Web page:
Modality Outside Dialog Boxes

Original author: 37signals
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Article written by jagoterr . If this article gets +50, then the author will receive an invite to Habrahabr.

Aza recently published a note on modal overlays (Here and hereinafter, we use just such a translation of the word overlay, least “Russian”, but without distorting the essence of this concept) . About those same dialog boxes that suddenly pop up and block what is behind them. You are completely free in your actions within the framework of a modal window, but you cannot use a single element “blocked” by it until this window disappears.

Usually, when we talk about modal windows, we are talking specifically about dialogs, such as in the following snippet of the Google Documents application. The criticism of Aza refers precisely to modal windows of this kind. After you have opened the search / replace dialog, you cannot click anywhere except inside this dialog. This means that you cannot scroll through the document under the dialog, or copy a word from the document and paste it into the search bar without closing the dialog.


But this is not the only type of modal windows. Take a look at this settings panel from Apple’s There is nothing here that could require working with the main content that it overlaps. It might as well have been a completely separate screen.


Generally speaking, it was the fact that it could be a separate screen that interested me. In 37 (the short name of the company 37signals , - approx. Per.) We never use modal windows. The settings panel is always an absolutely independent application screen. To study the difference between the two approaches, I mocked up an alternative version of Apple’s settings panel, which uses the entire screen space, as it would in any typical web application. It is interesting to compare these two versions. I must admit, I like the modal option much more. On the one hand, its significance is more tangible visually. On the other hand, it leads to interesting thoughts about navigation.


Modal windows as an alternative to navigation

There are two questions that most often revolve in our minds when working with software - “where am I?” And “how do I get back?”. There are many tricks to simplify the care of this: tabs, “Cancel” buttons, etc. Why do not we think of modal windows as a means of solving the same problems? This mechanism extremely smooths out these annoying questions. The question “where am I?” Simply does not arise, because you are not leaving the main screen. And the answer to the question “how to return back?” Is simply obvious, since the main screen always remains visible in the background.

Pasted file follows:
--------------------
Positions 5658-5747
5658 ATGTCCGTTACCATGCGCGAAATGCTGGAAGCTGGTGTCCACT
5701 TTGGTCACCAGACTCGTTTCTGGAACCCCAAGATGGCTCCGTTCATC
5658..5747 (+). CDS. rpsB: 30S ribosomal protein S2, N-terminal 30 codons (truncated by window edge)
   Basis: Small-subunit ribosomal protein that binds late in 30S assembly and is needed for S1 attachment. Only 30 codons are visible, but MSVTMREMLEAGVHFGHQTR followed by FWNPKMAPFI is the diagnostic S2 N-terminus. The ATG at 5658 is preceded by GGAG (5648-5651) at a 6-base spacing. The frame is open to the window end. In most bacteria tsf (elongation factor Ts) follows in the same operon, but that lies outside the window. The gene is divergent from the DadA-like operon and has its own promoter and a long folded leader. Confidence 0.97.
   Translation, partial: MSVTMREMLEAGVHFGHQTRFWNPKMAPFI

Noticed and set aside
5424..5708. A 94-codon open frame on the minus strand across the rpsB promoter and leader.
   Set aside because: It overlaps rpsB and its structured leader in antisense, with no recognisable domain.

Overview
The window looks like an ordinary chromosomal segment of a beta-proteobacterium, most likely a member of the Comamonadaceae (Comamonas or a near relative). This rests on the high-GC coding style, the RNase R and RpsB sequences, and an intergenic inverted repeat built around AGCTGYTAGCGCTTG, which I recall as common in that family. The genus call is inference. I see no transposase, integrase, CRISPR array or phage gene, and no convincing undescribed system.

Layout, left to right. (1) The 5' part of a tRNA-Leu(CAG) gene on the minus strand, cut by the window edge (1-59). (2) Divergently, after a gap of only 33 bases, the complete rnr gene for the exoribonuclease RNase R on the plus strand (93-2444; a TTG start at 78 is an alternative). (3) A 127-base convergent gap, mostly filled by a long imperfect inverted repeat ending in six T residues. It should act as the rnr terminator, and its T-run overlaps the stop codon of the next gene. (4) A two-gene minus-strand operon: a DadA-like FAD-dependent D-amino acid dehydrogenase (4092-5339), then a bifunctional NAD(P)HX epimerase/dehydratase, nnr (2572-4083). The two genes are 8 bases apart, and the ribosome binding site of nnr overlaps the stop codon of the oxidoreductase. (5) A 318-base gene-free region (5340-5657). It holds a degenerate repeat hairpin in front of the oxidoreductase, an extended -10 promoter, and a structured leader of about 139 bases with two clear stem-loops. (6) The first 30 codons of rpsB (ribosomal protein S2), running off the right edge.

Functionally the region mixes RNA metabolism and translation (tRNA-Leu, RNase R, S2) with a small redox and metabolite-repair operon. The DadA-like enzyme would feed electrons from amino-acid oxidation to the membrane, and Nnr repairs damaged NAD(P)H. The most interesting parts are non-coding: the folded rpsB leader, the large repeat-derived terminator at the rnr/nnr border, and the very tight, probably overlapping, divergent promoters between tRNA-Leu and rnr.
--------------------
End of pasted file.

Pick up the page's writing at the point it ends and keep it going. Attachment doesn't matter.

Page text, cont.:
Screen size as a reflection of importance

Another aspect of the modal settings panel, which I frankly like, is that this panel does not look equivalent to other screens. You feel that she did not deserve her own browser window due to her lesser importance.

When we develop the interface of a specific application screen, we always try to highlight the most important and frequently used elements and make them larger, compared to elements that are rarely used. It is a good rule to perceive elements of the same size in the same context as equivalent. Apple's settings panel uses the same principle at the screen level as a whole. The settings panel screen itself is smaller than the browser window, which contains more important application screens filled with real data.

Not all modal windows are bad

While Aza's criticism is still valid for modal windows such as the above example from Google docs, clearly demonstrates that modal overlays have a right to exist as an alternative to the principle of navigation between independent screens. It is also very interesting to speculate on which screens actually deserve a full separate browser window, and which of them should be displayed as sublevels of other screens. I can assume that when people praise applications for their “desktop”, this lack of navigation between individual screens gives rise to many criticisms. Apple has shown the ability to incorporate “desktop” principles into web applications without turning into the full equivalent of “desktop” systems. It would be very funny to find out where other designers draw their inspiration from.

I’ll add from myself that the author still has interesting translations, and another good article is being prepared that I would gladly see on the pages of Habr.

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